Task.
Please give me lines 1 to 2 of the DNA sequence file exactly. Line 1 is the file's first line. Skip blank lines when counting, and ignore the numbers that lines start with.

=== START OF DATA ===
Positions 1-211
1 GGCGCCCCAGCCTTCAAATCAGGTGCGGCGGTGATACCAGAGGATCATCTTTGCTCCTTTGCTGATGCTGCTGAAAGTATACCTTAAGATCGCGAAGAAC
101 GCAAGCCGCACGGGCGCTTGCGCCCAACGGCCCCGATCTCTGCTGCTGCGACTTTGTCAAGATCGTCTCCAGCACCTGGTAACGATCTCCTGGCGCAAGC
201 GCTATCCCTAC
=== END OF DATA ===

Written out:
Positions 1-211
1 GGCGCCCCAGCCTTCAAATCAGGTGCGGCGGTGATACCAGAGGATCATCTTTGCTCCTTTGCTGATGCTGCTGAAAGTATACCTTAAGATCGCGAAGAAC